However, without Spidey around, the crime rate in NY rises, people lose a role model and Peter loses a part bit of himself by ignoring his talent and sense of responsibility. Therefore, when he decides to stop choosing between his dreams and responsibilities to simply pursue both to the best of his ability, it creates a simple yet profound message.
While we do have a moral obligation to chase a higher ideal when we possess the power to do so, it doesn't mean we must sacrifice our dreams in the process. True, it might get tricky sometimes, but it's only by acknowledging all three (our passions, talents and responsibilities) that we can truly be the best versions of ourselves, both in our own eyes and in society's.
2. How Far Should We Chase Our Ideals?
What is the core of the dilemma? This is a bit more complicated than the dilemma discussed above. Namely, what if chasing a higher ideal looks to be the more responsible thing to do? What if a noble quest demands too great a sacrifice, becomes unobtainable in reality, or creates a horrible counter-reaction. Should one be willing to compromise, change or even let go of it completely?
How does it translate into our everyday life? While rarely to the extent of superheroes, it's safe to say that we've all been tempted to go against our moral compass. It can be for sake of career, societal pressures, or as simply sticking up for a friend out of loyalty even though we think he or she is morally in the wrong.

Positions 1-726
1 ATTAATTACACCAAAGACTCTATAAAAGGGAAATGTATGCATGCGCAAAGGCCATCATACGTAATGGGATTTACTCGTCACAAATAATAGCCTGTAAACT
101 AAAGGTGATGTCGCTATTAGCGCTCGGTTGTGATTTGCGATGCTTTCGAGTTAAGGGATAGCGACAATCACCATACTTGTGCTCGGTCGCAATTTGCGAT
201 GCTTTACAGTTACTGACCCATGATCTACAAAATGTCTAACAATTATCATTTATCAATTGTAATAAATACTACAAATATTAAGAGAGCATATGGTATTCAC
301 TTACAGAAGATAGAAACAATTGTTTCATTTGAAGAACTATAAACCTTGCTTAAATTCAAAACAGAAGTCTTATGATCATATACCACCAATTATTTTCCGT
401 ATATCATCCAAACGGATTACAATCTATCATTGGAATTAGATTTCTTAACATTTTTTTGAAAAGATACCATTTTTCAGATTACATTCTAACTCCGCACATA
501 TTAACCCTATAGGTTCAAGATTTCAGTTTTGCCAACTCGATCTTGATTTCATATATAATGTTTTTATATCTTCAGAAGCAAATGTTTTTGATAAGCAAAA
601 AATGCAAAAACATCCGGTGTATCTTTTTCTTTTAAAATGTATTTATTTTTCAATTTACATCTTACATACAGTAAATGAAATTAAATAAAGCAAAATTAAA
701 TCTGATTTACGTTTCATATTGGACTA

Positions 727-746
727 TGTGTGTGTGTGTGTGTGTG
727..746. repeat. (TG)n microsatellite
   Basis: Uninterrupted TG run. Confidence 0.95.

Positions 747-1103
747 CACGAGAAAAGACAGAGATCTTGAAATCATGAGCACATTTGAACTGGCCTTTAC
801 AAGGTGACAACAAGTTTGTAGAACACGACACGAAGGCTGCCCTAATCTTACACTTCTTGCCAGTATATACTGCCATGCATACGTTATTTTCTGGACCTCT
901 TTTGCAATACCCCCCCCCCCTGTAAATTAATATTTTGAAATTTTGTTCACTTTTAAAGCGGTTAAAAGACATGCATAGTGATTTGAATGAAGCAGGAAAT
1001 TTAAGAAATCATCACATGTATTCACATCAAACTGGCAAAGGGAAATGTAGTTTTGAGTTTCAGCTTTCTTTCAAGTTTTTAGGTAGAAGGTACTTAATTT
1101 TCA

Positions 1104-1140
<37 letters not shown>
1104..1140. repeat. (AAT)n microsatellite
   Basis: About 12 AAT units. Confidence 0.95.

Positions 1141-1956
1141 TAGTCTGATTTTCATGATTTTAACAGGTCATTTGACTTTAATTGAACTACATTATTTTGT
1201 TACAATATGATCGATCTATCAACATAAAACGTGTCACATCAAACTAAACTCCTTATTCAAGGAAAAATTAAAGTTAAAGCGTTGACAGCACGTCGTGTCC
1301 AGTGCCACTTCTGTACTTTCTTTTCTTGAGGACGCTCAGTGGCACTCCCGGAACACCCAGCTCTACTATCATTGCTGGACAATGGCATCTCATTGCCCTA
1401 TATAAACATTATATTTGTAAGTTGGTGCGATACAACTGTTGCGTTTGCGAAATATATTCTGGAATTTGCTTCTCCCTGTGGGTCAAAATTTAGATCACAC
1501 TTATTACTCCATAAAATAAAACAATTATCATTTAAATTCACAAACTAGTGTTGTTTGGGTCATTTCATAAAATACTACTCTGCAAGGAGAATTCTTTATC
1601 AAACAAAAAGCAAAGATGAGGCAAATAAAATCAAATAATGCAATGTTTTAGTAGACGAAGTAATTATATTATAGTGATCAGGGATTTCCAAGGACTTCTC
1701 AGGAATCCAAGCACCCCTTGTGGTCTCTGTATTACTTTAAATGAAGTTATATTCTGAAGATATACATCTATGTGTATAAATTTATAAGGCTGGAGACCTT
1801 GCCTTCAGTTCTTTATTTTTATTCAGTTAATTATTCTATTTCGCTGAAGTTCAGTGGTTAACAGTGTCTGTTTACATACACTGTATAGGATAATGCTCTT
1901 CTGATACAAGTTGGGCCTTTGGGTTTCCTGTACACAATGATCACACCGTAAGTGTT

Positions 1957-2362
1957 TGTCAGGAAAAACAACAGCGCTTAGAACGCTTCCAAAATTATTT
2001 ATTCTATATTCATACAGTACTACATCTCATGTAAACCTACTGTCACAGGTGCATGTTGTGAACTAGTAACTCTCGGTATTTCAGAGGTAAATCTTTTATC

What superhero movie has explored it the best? To test a superhero's convictions one needs to refer to an expert. The best in the business? The Joker from The Dark Knight. In his busy schedule he managed to bring The Dark Knight close to quitting (by playing on his guilt over all the innocent deaths that his quest for justice has indirectly caused), turn Batman's city into chaos, corrupt its symbol of altruism (Harvey Dent) and generally do everything in his power to push the Caped Crusader closer and closer towards breaking his no-killing code.
Seeing Batman endure everything thrown at him and then — as an ultimate act of altruism — take the fall for Dent's crimes can be certainly viewed as an inspiring message about staying true to one's ideals no matter the adversity. When pursuing a noble ideal in such an uncompromising manner, we're bound to face an equally relentless counter-reaction and must be prepared to tackle it to the best of our ability.